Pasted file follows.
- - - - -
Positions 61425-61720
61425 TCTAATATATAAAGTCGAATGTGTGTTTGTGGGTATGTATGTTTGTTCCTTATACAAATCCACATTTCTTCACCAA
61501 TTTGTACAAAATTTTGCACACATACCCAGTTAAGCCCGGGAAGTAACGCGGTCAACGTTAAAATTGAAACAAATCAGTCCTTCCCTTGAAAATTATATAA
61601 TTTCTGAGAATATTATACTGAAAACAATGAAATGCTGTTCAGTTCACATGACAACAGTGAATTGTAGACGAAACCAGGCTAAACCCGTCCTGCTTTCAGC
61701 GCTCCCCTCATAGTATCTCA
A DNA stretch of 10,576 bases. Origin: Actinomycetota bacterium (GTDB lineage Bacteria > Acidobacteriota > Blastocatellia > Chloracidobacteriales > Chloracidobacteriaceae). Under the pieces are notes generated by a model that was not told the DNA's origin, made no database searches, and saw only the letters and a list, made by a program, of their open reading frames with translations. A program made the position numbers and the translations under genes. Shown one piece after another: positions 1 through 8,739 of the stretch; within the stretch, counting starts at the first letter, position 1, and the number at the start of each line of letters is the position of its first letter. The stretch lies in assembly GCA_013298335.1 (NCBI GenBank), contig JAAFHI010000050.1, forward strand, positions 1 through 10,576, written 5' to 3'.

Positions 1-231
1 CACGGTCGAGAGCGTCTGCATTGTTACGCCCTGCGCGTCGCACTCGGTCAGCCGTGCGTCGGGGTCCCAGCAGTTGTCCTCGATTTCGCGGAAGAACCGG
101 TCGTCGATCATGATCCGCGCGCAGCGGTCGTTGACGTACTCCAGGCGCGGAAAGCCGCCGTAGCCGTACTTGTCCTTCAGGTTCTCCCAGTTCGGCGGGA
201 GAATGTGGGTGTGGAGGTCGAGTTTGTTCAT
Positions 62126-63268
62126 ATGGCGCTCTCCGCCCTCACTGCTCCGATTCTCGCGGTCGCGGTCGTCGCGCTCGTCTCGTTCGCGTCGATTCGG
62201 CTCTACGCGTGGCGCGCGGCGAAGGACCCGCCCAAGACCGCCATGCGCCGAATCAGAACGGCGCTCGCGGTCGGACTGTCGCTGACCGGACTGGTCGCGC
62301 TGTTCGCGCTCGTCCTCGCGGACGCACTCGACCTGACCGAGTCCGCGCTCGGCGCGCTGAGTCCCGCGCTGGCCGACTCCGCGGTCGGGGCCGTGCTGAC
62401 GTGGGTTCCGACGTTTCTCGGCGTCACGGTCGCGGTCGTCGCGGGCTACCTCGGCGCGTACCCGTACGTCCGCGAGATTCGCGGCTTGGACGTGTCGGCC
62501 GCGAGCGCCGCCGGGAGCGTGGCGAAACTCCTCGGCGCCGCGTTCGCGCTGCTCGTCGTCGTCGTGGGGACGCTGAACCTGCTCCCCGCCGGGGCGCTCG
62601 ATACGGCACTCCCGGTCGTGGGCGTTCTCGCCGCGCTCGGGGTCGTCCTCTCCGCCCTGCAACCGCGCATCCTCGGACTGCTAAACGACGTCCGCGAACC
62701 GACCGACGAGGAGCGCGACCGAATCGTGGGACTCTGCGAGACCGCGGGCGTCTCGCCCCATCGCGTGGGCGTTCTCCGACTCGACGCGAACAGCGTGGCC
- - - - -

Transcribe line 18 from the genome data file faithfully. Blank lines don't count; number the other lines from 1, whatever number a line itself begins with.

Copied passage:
62701 GACCGACGAGGAGCGCGACCGAATCGTGGGACTCTGCGAGACCGCGGGCGTCTCGCCCCATCGCGTGGGCGTTCTCCGACTCGACGCGAACAGCGTGGCC